Last night was the kids and family game. They made characters with such names as Egrog the Spartan Gladiator, Holly the (Christmas)Elf, Leonidas the Paladin, Starbuck the prophet of Apollo, and Matthias the Athenian Magic User. For this game, I picked the Adventurer Conqueror King system (ACKS), one of the old school clones, for one main reason: world building. ACKS has extensive guidelines on world building - demographics, markets, armies, all of it. I plan on making a giant hex map of Mythic Greece and statting out all the major city states using ACKS demographic factors. I love classical mythology and it seems like a perfect place for characters to rise in power and carve out their own kingdoms. I'm expecting this to be the default family game setting for years.
ACKS also has an extensive set of templates for the character classes, and this made character creation with newbies a snap. Templates are character concepts - a fighter could be a mercenary, guardsman, gladiator, legionary, and so on. The template provides some pre-selected gear and proficiencies. So the kiddos rolled statistics, arranged them, picked a template, we gave them the default gear, and we were off fairly quickly.
At this point, I have levels 1 and 2 of the dungeon mapped and annotated - around 200 rooms. Level 3 is mapped and randomly stocked, but needs a lot of work on harmonizing the results, and level 4 maps are underway. The peninsula is loosely described, and the home base is well detailed. They're starting in the little village of Psammathous Bay.
I have a confession though. I miss the horror. I'm writing descriptions for dungeon bosses like the Zombie Master, and putting in a stitching room where he builds mutant zombies by stitching body parts together to make 3-armed zombies with too many legs and multiple heads, and then I have to catch myself. This is for the kids. I feel like Jack Skellington trying to be Santa Claus. "What is this uncomfortable feeling I'm chasing after? Oh yeah, that's what it's called… whimsy."
We'll see if I'm capable of whimsy. I'm still worried that instead of a jack-in-the-box, I'd deliver a decapitated head in the box, but here's hoping. Awareness is half the battle, amiright? I'll need to keep writing Harrow Home or the Black City on the side just for an outlet. Maybe I'll go review some of the new LOTFP stuff.
What would the readers like to see on the blog about Taenarum? Maps and guides to the levels as we encounter them? I'll definitely post game reports. I've never had multiple groups in the same dungeon - it should be really interesting. It's downright GYGAXIAN. One thing I'm considering is posting a weekly map showing what the other group explored, so the next group doesn't waste their session going over the same territory (unless they want it that way). I plan on building a restocking approach for each level, but at least the groups would know where to start fresh each week. There's an adventurer's guild hall back in Psammathous Bay, and we can create a rule that assumes they're leaving notes for each other back at the guild hall. I saw something similar when reading about the West Marches campaign a few years ago, and it seemed to work well for having multiple groups in the same locale on different game nights.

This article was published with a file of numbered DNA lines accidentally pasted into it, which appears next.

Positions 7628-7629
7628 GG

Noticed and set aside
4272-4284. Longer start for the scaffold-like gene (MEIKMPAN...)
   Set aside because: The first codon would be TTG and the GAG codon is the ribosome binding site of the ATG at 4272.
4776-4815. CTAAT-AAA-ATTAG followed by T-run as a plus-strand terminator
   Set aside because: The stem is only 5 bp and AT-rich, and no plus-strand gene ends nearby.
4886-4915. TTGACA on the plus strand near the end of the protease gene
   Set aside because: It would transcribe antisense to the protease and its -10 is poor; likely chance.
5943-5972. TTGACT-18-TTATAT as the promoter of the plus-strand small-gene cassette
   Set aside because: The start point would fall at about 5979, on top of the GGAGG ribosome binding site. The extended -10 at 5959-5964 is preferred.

About posting the explored parts of the dungeon. Some of the coolest incidents I remember from the multiplayer dungeons I have played is exploring and suddenly realizing that some other player character has been here before. Of course the dungeons tended to restock on occasion, so just because someone had been there before didn't mean it was safe.ReplyDelete
There was some graffiti just inside the dungeon, and the kids added some of their own. Maybe the groups will mark areas that way as well - leave in-game dungeon notes. There's a lot of that in Taenarum from NPCS groups.ReplyDelete
" I feel like Jack Skellington trying to be Santa Claus. "ReplyDelete
That is so funny. I can relate, am in a similar situation atm. :)
How do like the attack throw mechanic?ReplyDelete
The attack throw thing looks a little weird on paper - adding the AC number to your hit target to get the number you're trying to achieve. It's a lot like the DC mechanic in 3.x D&D. In actual play, though, it's really easy to implement and grasp - it was seamless to the players.Delete
I believe you need to create some sort of translation table where you have entries like: Shoggoth = Jelly Bean Monster; Lich King = Meredith, Queen of the Goats; etc.ReplyDelete
your struggle made me think of this: https://www.youtube.com/watch?v=krAcVe77FhY